Drew Brees is one of the greatest quarterbacks of all time. He’s a Super Bowl champion, a Super Bowl MVP, and he’s thrown for more yards and touchdowns than anyone in NFL history.
“This is what happens,” former NFL linebacker and Super Bowl champion Brady Poppinga said on Reiter Than You, “and every time I see it happen, it reminds me of the great Brett Favre. When Brett went to Minnesota, he tried to prove the Packers wrong, he had his chance, and he did. He beat us a couple of times in ’09. But what ended up happening is he retried, they talked him [into] un-retiring, he played, and then he eventually was like, ‘I can’t do this anymore.’ Everybody was like, ‘Why, man? You can still throw the ball, you’re still athletic – everything is still here.’ And he basically said, ‘I’m just tired of getting hit.’
“I see that happening with Drew Brees,” Poppinga continued. “I see that happening with Tom Brady. It’s just human nature. Over the lifespan of a career, a 20-year career, you’re getting hit over and over and over again.”
“You can’t really brace yourself,” he said. “You’re a sitting duck. I don’t think people realize that. When you’re a quarterback, you’re literally trying to trust these offensive linemen to block [for] you. You have a blind spot where you cannot look at the rush. If you look at the rush, you’re going to be on the bench because you can’t play. That's happened to a lot of young guys. So think about it: you’re in the pocket, you got guys like me, or how I used to be – 6-3, 250, can run 4.6s – and back then we were going to split you in half with our forehead; now it’s with your shoulder. And you can’t even look at that guy. You got to read coverages. You got to make sure your receivers [are where they need to be] so you’re not turning the ball over.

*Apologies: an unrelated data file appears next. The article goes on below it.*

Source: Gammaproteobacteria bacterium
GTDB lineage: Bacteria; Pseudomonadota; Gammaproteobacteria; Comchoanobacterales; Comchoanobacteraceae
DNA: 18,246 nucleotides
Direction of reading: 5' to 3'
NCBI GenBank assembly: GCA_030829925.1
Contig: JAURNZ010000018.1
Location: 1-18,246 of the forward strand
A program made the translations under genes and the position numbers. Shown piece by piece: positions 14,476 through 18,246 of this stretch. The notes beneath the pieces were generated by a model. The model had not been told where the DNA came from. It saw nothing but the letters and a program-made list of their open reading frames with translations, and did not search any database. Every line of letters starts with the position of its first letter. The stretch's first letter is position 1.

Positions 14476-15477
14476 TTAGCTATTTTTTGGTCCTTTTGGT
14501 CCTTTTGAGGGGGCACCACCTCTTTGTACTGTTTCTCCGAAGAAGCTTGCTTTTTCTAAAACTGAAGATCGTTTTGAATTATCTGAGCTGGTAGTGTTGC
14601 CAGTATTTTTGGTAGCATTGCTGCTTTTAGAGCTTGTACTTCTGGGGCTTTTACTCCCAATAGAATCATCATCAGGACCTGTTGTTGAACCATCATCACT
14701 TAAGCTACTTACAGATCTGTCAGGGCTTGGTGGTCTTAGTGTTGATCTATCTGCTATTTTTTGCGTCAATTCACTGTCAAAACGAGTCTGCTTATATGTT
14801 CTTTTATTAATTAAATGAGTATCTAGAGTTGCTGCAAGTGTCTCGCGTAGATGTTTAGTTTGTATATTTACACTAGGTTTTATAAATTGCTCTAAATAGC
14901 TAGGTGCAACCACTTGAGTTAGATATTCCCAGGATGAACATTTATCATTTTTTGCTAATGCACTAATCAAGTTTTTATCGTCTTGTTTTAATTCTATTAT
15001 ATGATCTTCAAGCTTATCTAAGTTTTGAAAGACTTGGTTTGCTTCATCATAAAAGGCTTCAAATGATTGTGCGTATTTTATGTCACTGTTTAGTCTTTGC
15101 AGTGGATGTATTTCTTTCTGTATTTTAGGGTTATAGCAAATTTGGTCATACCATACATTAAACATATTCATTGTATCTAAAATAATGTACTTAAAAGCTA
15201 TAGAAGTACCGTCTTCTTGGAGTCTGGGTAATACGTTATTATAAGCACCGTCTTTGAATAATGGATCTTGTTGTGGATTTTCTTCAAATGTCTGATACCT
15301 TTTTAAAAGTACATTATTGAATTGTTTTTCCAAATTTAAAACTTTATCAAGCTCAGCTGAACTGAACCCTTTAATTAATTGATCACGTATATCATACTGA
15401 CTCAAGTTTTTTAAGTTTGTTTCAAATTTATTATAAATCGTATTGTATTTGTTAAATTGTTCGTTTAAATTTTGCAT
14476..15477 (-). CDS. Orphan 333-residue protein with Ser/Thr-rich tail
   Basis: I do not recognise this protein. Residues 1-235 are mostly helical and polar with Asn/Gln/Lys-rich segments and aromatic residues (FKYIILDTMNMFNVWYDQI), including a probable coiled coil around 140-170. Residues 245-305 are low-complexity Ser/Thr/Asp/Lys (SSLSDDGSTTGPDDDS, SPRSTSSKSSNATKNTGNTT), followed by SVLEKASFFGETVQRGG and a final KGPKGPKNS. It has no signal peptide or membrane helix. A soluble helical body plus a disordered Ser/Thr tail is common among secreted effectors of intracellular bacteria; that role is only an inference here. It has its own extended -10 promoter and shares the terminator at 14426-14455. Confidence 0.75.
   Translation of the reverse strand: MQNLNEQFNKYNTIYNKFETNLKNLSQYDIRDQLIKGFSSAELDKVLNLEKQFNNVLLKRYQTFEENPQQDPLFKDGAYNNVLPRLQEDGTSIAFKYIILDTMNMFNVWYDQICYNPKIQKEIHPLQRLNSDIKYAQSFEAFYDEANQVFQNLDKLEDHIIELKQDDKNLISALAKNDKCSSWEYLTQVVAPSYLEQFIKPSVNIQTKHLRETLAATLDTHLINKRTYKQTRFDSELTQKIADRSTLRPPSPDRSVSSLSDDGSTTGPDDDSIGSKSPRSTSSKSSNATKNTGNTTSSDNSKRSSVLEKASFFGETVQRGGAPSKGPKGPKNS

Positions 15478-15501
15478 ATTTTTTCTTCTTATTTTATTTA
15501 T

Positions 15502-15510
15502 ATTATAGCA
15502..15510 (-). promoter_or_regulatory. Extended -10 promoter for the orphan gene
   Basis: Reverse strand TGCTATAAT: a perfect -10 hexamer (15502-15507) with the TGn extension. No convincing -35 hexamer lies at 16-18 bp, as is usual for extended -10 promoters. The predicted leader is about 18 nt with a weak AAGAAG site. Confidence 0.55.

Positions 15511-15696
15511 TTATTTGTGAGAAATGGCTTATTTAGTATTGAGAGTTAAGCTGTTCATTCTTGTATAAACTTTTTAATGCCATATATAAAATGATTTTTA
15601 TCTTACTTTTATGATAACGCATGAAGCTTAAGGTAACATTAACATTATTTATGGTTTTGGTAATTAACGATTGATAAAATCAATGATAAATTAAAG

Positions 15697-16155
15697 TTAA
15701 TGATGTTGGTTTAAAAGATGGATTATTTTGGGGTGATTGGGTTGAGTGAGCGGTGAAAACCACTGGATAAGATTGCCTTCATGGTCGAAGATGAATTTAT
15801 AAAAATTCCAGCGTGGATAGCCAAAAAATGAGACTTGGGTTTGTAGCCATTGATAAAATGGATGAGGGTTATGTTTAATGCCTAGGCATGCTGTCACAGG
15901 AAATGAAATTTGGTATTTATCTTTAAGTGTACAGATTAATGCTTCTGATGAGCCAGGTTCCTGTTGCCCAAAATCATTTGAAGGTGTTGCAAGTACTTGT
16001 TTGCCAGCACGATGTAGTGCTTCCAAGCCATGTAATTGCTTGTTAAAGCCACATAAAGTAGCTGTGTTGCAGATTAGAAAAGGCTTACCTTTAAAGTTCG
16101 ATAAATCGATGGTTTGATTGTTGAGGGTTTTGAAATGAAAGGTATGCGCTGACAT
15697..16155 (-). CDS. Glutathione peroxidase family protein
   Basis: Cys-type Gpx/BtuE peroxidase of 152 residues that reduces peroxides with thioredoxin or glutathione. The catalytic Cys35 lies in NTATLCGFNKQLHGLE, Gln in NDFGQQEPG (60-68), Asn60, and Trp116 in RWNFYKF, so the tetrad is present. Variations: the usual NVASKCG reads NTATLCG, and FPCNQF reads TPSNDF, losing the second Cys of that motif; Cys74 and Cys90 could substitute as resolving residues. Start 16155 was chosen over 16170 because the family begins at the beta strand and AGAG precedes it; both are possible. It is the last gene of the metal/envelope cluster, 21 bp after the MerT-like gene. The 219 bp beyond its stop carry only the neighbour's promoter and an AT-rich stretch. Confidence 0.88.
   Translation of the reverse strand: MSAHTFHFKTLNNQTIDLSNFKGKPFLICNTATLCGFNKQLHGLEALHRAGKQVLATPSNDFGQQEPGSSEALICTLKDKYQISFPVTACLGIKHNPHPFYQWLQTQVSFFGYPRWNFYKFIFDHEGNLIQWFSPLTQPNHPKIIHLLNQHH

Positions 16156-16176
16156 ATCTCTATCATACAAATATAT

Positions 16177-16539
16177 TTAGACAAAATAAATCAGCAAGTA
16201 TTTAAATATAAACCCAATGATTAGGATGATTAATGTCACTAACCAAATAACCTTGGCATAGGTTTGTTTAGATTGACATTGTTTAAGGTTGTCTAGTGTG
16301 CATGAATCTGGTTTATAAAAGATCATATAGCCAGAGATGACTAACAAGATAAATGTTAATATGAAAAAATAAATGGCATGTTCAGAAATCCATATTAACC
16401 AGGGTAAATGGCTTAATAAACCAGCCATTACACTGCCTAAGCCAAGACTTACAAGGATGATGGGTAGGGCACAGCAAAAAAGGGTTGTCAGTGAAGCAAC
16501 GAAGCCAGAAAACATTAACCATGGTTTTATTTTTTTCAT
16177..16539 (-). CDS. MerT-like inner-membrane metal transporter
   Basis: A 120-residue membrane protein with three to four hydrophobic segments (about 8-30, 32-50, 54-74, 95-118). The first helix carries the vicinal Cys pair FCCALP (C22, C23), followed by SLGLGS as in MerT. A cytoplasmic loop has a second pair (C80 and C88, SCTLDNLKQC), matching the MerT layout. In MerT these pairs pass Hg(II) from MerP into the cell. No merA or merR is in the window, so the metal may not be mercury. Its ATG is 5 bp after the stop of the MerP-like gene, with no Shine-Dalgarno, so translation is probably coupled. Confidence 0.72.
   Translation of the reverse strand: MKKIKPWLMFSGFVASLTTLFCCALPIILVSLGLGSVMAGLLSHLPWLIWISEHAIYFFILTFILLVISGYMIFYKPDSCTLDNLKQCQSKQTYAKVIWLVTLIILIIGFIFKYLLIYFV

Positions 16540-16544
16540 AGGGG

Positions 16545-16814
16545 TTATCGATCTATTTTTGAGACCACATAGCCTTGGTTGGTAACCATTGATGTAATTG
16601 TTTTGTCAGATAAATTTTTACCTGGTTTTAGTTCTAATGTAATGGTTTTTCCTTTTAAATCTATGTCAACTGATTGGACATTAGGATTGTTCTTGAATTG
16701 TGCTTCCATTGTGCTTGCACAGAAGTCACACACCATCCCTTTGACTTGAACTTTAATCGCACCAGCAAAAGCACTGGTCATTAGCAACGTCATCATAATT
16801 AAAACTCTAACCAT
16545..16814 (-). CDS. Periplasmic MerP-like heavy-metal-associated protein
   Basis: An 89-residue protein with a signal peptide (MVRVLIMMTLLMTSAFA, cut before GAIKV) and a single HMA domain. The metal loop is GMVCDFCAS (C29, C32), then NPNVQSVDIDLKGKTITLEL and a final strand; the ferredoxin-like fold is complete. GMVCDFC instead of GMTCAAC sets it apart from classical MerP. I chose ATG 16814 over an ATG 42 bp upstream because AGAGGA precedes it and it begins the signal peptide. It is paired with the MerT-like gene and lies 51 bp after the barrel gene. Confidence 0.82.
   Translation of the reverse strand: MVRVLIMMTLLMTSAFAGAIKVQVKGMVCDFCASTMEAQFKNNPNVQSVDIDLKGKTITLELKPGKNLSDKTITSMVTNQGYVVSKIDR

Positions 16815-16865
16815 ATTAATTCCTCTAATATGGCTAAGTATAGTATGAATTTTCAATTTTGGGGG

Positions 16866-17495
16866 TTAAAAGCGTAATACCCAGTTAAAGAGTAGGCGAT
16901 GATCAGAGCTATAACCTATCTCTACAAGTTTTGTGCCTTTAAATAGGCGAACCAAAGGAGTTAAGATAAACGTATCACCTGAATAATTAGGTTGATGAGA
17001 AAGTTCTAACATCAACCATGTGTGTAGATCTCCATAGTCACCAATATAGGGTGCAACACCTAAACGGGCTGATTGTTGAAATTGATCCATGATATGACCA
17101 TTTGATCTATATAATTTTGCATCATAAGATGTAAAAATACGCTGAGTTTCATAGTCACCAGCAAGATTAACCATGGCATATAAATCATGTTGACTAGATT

“Over time, you get hit enough, you’re going to get sick of getting hit,” Poppinga continued. “Then all of a sudden, what happens? You start to rush a little in the pocket, you start to take a couple peaks, you let go of the ball a little bit sooner than you probably would have – it’s human nature.”
Brees, 41, finished 26-of-38 for 312 yards, one touchdown and one interception in a 34-24 loss to the Raiders on Monday Night Football. He threw just one pass more than 20 yards downfield.
“You’re not saying anything that’s derogatory,” Poppinga said. “You’re just telling the truth. Drew Brees is at that point where . . . he’s just getting tired of getting hit, and it’s negatively affected his play. That’s just what’s happened. That’s human nature.”